Student, Business Participation Sought for City’s Student Summer Employment Program

Mayor Alvin Brown
Mayor Alvin Brown
Mayor Alvin Brown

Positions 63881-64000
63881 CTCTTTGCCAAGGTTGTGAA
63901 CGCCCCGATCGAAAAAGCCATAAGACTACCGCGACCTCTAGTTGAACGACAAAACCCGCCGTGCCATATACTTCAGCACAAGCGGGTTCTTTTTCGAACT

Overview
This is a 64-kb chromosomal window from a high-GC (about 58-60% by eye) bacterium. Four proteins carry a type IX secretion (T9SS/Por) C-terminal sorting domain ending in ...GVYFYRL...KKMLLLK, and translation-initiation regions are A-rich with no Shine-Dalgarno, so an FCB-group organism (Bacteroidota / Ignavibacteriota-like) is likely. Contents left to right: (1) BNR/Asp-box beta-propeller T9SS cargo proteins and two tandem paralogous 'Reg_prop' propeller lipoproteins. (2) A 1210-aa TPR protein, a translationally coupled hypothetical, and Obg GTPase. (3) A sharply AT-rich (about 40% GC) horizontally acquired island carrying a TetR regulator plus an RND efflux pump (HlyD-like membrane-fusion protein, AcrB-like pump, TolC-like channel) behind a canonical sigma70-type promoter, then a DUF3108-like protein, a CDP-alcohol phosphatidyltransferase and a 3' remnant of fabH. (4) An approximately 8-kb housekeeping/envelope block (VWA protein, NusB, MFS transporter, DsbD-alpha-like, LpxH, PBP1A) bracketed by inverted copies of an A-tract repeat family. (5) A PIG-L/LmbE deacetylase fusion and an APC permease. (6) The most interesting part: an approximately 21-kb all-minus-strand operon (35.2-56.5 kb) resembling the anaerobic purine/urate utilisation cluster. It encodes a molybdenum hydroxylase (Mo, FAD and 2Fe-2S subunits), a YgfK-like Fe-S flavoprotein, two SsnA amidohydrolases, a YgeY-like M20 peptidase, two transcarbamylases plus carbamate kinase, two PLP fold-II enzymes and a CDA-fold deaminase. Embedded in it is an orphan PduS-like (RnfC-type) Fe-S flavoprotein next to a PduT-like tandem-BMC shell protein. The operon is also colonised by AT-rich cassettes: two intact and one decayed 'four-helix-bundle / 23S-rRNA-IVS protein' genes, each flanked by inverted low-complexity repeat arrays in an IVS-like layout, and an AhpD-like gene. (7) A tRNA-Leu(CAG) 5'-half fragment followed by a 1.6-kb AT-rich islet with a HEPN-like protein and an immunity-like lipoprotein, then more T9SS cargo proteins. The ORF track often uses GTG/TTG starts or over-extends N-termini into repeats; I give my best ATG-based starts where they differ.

Mayor Alvin Brown and other local business leaders joined together to announce the 2014 Summer Jobs Program. The Summer Jobs Program is a comprehensive program providing Jacksonville youth with real work experience to acquire increased understanding of the work environment, employer expectations and personal responsibility. “One of the most important things we can do for our young people is to help introduce them to the world of work so they gain the productive skills and habits that will serve them for a lifetime,” said Mayor Brown.  “The Summer Jobs Program is another great example of public-private partnerships, with all of us working together to invest in the success of our next generation. It’s far better to have our teens spending their summer on the job, learning and earning, instead of on the streets, hanging out and messing around.” The program is a win-win for both participating youth and businesses.  Bi-Lo Holdings, parent company of Winn-Dixie stores, is one of many local businesses providing jobs to area youth.  This year, Winn-Dixie is offering opportunities for 25 youth. “Thirty percent of our workforce is between the ages of 16 and 21, which shows how important this age group is to our organization,” said Bi-Lo Holdings Vice President of Communications and Community Brian Wright. “Many young associates choose to make a lifelong career in the grocery business and we look forward to having the students of this worthwhile program join the Winn-Dixie team this summer.” Among other businesses stepping up to participate in the program is Web.com, providing ten jobs. “Web.com is very pleased to support the youth of Jacksonville by providing internship opportunities under the City’s Summer Jobs Program,” said Roseann Duran, executive vice president and chief people officer for Web.com. “We believe that the Summer Jobs Program can provide productive alternatives to help our youth gain the knowledge, skills and experience needed to succeed in life.” The six-to-eight week program is designed to prepare youth with job readiness and soft skills training to compete in the global economy.  These are full-time or part-time positions that pay at least minimum wage.   Last year, the City of Jacksonville was able to offer more than 600 positions to youth through the Summer Jobs Program.  This year’s goal is to provide 800 opportunities.   The Summer Jobs Program is part of Mayor Brown’s larger Youth Initiative launched in January to increase summer job opportunities, expand efforts to keep first-time, nonviolent juvenile offenders out of repeat trouble and develop youth leaders in the community. Davis said there is a need for more businesses to step up to the plate and become partners in this program. “Experiencing the responsibility of having a job and learning to solve problems by collaborating in a work environment is so important for young people starting in the workforce,” Davis said. “The more local business can help provide these experiences and lessons to our future leaders, the more ready to for work these students will be when they start looking for a full-time job.” The competitive program is offered to Duval County residents between the ages of 16 and 21.  Participants must apply and be selected, as positions are limited.  To learn more about the program and to apply starting Wednesday, May 21, visit www.coj.net/summerjobs. Businesses interested in participating can send an email to MayorsSummerJobs@coj.net. The program runs June 16 through August 8.

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